19th April 2019

Il Divino

“For this is how God loved the world: He gave his unique Son so that everyone who believes in him might not be lost but have eternal life.”
Romans 5:8 (ISV)

A single slab of marble some 19ft tall and weighing about 12 tons was hewn from a quarry in Carrara in Tuscany, Italy. The colossal block was shipped by boat to the city of Florence where the sculptor Agostino di Duccio was tasked with carving from it a statue of the biblical hero, David. The sculptor began to roughly carve the feet and legs but he abandoned the project as being too difficult after finding flaws in the marble. The block remained rejected for 12 years before another sculptor, Antonio Rossellino took on the challenge; but he also found it too difficult to work with and gave it up as worthless. Subsequent tests have shown that the marble was of mediocre quality and contained microscopic holes and veins which may have threatened the stability of the colossal statue. The partially disfigured marble block was abandoned and left exposed to the elements for a further 25 years before the genius, Michelangelo, took up a commission to finish the work. Michelangelo was able to work around or chisel out the flaws to produce what is recognised as a masterpiece of renaissance sculpture.

Michelangelo’s view of sculpture was that he laboured to free the figure, born in his mind, from the confines of the marble block. But there is perhaps more to this statue than meets the eye—inadvertently the sculpture seems to represent David in more than just its outward appearance; it has internal flaws and imperfections in its very make up just as the biblical David had flaws in his character. David is not alone in this respect; we all have good and bad points, strengths and imperfections.

In his lifetime, because of his talents and abilities, Michelangelo was often called Il Divino, the divine one. The Easter period has a message from another Divine One, a message of hope for us all now and in the future, as summarised in the opening scripture. We need not be lost and are not rejected or considered too difficult to work with, or worthless because of our individual imperfections. God knows what we are really like but has demonstrated unconditional love for each one of us. Love involves forgiveness, we cannot reverse what we have done in the past but misdemeanours can be forgiven. God sees beyond our flaws to what, with his help, we can become.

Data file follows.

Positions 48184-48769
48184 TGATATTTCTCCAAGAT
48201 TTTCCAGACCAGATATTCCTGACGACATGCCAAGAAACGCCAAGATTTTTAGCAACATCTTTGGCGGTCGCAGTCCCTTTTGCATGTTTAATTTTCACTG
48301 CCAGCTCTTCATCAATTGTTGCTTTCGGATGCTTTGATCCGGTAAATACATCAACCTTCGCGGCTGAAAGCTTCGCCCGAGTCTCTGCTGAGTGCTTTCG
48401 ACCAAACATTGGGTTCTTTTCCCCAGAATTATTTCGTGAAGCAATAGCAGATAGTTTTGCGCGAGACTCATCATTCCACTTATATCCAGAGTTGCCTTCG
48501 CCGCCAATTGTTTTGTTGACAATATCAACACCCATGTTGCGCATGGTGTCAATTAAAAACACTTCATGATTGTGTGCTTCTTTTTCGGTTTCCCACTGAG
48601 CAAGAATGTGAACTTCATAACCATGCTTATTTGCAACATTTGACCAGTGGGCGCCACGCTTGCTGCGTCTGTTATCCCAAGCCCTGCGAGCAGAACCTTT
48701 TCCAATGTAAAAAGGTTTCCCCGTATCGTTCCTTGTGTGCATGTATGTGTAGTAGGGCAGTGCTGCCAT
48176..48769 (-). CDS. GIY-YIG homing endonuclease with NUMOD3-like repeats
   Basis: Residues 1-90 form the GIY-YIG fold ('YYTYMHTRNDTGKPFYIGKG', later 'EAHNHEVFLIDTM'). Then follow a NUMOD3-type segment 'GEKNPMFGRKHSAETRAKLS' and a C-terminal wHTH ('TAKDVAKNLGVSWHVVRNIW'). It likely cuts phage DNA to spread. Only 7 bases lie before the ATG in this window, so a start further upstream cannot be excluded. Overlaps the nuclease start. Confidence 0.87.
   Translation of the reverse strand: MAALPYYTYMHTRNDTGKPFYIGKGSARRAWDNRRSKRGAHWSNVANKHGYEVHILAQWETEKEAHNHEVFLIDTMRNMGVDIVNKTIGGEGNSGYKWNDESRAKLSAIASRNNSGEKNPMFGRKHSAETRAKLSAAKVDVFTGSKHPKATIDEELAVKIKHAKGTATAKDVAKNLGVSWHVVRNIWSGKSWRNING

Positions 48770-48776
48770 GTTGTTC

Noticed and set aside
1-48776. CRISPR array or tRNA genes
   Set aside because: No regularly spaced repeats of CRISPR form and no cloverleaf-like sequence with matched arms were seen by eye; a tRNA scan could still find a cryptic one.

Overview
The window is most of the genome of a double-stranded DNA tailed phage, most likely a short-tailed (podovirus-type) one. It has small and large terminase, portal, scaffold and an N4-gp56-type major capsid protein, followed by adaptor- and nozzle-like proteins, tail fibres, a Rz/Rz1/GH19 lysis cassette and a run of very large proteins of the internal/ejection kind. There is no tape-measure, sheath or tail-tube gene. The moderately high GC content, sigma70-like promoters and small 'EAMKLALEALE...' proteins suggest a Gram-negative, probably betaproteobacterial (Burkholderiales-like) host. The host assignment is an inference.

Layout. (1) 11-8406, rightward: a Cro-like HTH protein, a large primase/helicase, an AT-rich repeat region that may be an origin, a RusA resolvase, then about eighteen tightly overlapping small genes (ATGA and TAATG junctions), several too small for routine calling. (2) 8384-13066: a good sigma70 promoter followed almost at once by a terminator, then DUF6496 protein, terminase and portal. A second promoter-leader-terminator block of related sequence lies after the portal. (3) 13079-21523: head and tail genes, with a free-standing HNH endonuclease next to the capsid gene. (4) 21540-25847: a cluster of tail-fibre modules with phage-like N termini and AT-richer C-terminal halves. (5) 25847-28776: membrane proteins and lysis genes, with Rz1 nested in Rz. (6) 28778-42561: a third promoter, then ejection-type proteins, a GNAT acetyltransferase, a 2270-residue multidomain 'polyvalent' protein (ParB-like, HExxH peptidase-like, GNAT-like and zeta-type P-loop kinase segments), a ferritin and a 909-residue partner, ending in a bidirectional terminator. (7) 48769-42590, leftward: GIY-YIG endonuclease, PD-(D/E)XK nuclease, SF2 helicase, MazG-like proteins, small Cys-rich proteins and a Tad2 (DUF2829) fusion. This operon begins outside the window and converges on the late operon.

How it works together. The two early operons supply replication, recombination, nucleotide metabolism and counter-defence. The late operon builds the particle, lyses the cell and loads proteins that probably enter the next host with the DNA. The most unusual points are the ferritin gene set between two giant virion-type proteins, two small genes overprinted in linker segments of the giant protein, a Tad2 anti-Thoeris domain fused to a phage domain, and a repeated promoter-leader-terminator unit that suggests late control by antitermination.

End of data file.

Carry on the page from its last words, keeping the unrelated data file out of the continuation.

Perhaps this Easter we can all pause from our busy lives and take time to contemplate on the real meaning of Easter, a personal message of hope in a world that seems to be increasingly dominated by hopelessness.

Father, we thank you for your grace, and that you see beyond our flaws to what we can become through Jesus Christ.

Study by Eddie Marsh

About the Author:
Eddie Marsh attends Grace Communion International in Sheffield.

Local Congregation:
Grace Communion Sheffield
The Source Training & Conference Centre
300 Meadowhall Way
S9 1EA

Meeting Time:
Saturday 10:30am

Local Congregational Contact:
Email: sheffield@gracecom.org.uk

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One Response to “19th April 2019”

  1. Ian Woodley on April 19th, 2019 6:25 am

    Hi Eddie, that’s a brilliant analogy. Thank you for another great article.

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